Nepal is not the only country where China’s interests and influences are increasing. Bangladesh is another example. Bangladesh is not China’s neighbour in the true sense. However, China has been investing in Bangladesh heavily. In the infrastructure development for Bangladesh, six friendship bridges, a conference centre, a thermal power plant, a fertilizer plant are being done by China. Based on the Defence Cooperation agreement signed between China and Bangladesh in December 2002, a US $ 1.2 million gratis aid and a US $ 50 million loan was granted. Approximately 70% of Bangladesh’s military equipment is of Chinese origin.
Recently, China sold two Ming Class submarines to Bangladesh. (See Picture below) China is also improving Chittagong Port.
Ming Cl Submarine Arriving Piggy Back at Chittagong Port in December 2016
What all these countries should realise is to understand the plight of Sri Lanka. Having accepted an investment of approximately US $ 6 billion, approximately 30% of her total revenue goes towards debt servicing. One sincerely hopes that with approximately US$ 38 Billion aid, Bangladesh doesn’t fall into a debt trap. Similar will be the case with Nepal and other countries. With approximately, US $ 51 Billion investment by China in China Pakistan Economic Corridor, even Pakistan is very likely to fall into the debt trap. There are no free lunches in international relations and earlier the affected countries realise this the better they will be.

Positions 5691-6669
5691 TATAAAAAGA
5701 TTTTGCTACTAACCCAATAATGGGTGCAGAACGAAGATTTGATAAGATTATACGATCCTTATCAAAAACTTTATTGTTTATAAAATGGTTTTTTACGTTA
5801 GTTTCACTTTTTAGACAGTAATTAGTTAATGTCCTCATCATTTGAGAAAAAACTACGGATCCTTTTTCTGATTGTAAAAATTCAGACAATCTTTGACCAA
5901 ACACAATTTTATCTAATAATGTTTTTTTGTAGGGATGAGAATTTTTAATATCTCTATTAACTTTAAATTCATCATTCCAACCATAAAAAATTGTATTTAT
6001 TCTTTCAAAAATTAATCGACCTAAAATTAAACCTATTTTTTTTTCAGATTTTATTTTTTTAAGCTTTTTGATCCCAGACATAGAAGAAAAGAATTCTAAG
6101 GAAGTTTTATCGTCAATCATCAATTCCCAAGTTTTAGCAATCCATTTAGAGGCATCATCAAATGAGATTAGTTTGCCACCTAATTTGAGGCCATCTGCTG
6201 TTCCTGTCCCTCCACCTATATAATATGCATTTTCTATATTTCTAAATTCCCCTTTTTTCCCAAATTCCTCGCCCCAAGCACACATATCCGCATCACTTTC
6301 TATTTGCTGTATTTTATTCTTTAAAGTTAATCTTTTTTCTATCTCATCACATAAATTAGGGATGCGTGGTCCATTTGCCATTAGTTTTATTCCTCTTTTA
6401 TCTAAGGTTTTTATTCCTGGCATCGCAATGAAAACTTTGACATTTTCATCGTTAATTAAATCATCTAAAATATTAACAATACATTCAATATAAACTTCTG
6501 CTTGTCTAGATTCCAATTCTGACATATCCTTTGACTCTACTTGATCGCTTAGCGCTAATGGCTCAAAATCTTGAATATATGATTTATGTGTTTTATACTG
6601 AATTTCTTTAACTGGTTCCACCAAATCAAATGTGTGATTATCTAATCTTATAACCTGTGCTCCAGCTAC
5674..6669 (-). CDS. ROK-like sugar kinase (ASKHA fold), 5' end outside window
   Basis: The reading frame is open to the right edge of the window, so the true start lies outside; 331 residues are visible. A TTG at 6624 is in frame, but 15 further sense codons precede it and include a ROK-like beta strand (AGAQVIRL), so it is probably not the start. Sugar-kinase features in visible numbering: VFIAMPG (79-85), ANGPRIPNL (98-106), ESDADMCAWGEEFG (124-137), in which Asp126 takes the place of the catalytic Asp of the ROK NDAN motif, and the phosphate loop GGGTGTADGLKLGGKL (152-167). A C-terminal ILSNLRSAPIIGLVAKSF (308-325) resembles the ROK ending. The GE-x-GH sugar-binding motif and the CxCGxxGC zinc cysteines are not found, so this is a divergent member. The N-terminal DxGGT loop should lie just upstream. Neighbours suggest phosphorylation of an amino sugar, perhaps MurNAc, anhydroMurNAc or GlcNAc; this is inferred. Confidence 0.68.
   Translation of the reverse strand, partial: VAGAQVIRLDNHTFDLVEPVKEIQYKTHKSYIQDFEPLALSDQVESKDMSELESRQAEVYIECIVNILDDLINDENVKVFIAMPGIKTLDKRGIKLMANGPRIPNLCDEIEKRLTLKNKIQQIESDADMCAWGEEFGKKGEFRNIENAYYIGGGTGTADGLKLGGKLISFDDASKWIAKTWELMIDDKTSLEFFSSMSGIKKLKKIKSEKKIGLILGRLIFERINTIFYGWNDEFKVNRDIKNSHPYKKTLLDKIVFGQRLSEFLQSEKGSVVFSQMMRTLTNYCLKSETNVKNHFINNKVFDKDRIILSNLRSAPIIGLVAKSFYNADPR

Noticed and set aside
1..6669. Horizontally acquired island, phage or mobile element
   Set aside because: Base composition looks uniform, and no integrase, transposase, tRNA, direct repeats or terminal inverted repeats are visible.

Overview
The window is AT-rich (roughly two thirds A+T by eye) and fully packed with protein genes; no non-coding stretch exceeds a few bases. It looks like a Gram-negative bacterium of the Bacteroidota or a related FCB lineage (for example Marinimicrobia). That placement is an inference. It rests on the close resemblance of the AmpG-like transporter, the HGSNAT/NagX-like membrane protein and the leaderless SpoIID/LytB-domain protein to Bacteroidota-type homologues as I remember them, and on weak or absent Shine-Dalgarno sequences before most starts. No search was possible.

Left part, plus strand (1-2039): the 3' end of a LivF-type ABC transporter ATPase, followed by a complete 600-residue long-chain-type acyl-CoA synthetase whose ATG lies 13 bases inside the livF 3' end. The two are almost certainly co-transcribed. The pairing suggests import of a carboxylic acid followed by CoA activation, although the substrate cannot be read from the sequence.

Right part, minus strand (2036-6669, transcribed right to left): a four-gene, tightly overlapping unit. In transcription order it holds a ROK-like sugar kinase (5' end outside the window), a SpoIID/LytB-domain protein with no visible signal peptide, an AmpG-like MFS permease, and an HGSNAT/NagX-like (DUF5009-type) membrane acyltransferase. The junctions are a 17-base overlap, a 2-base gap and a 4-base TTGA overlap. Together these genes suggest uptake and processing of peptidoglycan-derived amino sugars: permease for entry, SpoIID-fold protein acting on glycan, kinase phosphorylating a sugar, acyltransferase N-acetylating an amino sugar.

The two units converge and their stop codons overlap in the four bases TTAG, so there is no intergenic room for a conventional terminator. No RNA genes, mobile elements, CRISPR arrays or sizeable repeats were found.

This brings us to the point as to what India should do. Unlike her neighbours, India is not amongst China’s favourites. The reason for this is that India’s economic growth and her fiscal policies have ensured that her dependence on her economic relations with China is limited. With her size both geographically and economically, India can hold her own. For long, India had neglected her neighbourhood. However, there has been a change in her approach in the recent past. She has started concentrating on her neighbourhood. Dollar diplomacy is unlikely to pay dividends as China has a much bigger purse to win over these countries. India should use her soft power to start with. Countries in India’s neighbourhood look at India as a countervailing power. However, due to her earlier attitude there is also an apprehension that a big power like India could harm their interests. India needs to put their apprehensions to rest. Some bilateral issues like the Teesta River Water Issue and issues with Sri Lanka are being held to ransom by local politics. The regional parties need to rise above local politics and made to see the big picture. India should also concentrate on delivering the promises that she makes to her neighbours. India’s neighbours will take India seriously only then. India’s neighbours look up to her to share her economic prosperity with them. It is high time that India over looks her reciprocity principle in dealing with her neighbourhood and be more magnanimous in integrating them into her economy to the extent possible.
China’s good neighbourhood policy seems to imply that her neighbours should be good to her. Whether vice versa is true is left to the reader’s imagination.